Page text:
I watched it stream, I own the DVDs, and I have watched the dub, but my favorite thing about watching P&SwG is doing so in the presence of those who’ve never seen nor heard of the series. This is the best reason to visit video rooms at anime cons. The audience's disbelief, as opposed to my early sleep deprivation or the show’s excellently executed jokes and voice acting, was the source of my multitudinous grins. But the hiccupping persisted, and after vicariously reliving my initial fascination (and in want of some serious leg stretching), I decided to leave my seat to greet the sun for some fresh air and silence.
It was 5 degrees Fahrenheit. I saw the sun, part of its promising rise, and my breath and quickly returned to the heated, hiccuppy oasis of Video 3, where, by then, they’d found the missing Trigun DVDs. There I remembered laughter in spite of circumstance, recalling a show I’d long since forgotten and all the joy it brought. But time is linear and, at times, unforgivingly slow. Now at a little past 24 hours of consciousness, I decided a sustained bout of cold air was in order. After walking to the door and quickly back in, I remembered my duty to check out the Video Gaming room.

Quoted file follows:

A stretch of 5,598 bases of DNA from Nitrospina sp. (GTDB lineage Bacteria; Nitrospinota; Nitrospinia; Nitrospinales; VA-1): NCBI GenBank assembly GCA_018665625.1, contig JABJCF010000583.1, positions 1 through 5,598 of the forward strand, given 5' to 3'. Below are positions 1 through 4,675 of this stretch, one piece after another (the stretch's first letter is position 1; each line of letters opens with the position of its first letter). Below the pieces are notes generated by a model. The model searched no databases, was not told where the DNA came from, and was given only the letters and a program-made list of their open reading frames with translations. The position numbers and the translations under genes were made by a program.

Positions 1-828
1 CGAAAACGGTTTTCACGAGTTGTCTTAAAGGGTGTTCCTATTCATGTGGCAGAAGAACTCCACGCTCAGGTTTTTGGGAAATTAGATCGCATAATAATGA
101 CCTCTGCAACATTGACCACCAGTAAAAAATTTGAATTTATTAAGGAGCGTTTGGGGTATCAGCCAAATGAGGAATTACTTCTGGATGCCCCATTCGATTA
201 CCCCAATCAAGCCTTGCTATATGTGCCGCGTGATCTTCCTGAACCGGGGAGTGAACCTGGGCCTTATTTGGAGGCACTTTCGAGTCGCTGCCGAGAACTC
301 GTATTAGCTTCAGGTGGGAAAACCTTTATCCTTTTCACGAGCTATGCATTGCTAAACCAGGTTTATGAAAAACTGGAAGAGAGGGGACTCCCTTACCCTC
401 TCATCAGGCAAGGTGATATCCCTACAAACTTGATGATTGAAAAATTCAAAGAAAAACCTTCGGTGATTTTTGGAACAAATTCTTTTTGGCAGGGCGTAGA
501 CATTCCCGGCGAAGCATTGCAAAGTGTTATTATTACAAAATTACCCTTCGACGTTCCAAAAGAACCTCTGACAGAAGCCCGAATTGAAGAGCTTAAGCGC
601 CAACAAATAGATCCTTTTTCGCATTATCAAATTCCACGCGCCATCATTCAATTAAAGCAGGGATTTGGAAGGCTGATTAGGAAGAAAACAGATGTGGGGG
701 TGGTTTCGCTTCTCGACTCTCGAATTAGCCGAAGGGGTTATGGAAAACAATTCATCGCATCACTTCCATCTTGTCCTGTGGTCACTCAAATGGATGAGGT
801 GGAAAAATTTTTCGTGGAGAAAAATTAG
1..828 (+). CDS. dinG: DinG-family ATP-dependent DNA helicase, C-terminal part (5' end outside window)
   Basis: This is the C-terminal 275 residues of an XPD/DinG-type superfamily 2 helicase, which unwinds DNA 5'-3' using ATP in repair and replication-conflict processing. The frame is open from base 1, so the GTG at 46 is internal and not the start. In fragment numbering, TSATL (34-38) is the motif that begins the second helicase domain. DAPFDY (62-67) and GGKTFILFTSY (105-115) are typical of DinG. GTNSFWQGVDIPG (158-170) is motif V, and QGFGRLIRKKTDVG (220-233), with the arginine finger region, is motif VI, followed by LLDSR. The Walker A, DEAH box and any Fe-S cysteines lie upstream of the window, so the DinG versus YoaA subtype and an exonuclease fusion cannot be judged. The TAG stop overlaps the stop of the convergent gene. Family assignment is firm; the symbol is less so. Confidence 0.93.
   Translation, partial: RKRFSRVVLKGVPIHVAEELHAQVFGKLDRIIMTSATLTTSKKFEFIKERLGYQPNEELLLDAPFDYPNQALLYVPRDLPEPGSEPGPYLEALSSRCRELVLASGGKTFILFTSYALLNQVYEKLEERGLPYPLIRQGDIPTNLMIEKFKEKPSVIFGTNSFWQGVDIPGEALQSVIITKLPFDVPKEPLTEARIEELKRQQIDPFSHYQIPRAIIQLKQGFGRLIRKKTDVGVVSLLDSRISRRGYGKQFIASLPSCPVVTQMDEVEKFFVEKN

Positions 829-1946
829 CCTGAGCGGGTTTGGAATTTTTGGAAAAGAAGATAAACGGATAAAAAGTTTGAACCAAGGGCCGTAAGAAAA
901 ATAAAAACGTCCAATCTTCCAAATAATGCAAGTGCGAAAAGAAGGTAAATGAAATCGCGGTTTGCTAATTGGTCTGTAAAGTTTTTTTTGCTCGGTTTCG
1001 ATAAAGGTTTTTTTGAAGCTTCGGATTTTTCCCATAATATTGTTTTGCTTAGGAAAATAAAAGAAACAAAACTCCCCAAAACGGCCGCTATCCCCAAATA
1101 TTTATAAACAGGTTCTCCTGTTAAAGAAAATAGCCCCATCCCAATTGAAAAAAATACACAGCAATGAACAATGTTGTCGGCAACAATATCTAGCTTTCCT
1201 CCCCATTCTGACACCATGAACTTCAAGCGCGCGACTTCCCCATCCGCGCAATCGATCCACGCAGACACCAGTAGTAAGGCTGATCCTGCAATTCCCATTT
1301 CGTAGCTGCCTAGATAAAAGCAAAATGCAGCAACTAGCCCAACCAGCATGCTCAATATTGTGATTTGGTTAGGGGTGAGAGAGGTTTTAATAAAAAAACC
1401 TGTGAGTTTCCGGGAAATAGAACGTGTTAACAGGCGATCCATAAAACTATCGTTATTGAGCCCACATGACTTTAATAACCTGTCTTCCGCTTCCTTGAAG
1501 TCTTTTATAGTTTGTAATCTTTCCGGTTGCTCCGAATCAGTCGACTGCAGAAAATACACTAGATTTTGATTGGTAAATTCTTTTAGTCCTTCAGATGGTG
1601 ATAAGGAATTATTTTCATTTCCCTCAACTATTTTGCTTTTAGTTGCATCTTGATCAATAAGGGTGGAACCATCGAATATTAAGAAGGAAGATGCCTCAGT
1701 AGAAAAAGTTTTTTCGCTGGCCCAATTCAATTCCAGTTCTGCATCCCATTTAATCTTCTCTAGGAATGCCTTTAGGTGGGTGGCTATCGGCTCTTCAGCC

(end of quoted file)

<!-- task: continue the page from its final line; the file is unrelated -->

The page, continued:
To be fair, nothing was on the schedule that early. But as I stepped over the last of the stairs, I couldn’t help but laugh at the bodies I saw sprawled on the floor to my left: either sleeping or in the midst of a lethargic LARP. The occupants of the video game room, while more conscious, weren’t any more defined. When I popped my head in, Staff shirts were clustered together MST3K-ing the second installment of the Star Trek reboot; not a single monitor attached to a video game machine was turned on. If I hadn’t already seen the movie, I might’ve stayed. But I had, so I left. With the sun in the sky and panels close to starting, I moved in to start my ping-ponging between the con’s two panel rooms and Main Events A and B. (To read more about that, check out the forthcoming Ani-Gamers Panel Report.)
In-between sitting down in hour intervals for various demonstrations and listening to fans squee over or attempt to justify their fandom of choice, there was ample time (due to egregiously large and numerous programming gaps) to roam the hall. The level of energy continued to rise as attendees poured through the front gates wearing costumes from all walks of geekdom. By midday, the Great Hall saw congregations comprised of titan slayers, maids, Homestucks (who asked ya?!), elves, a dandy guy form the space, …was that a Sengoku period-style Sailor Moon? Yes! Some were modeling Lolita fashion, some were cosplaying old cartoons, some were cosplaying newer games, some just threw on whatever they found on the way to the con. All were busy talking amongst each other excitedly or posing silently at the business end of strangers’ cameras.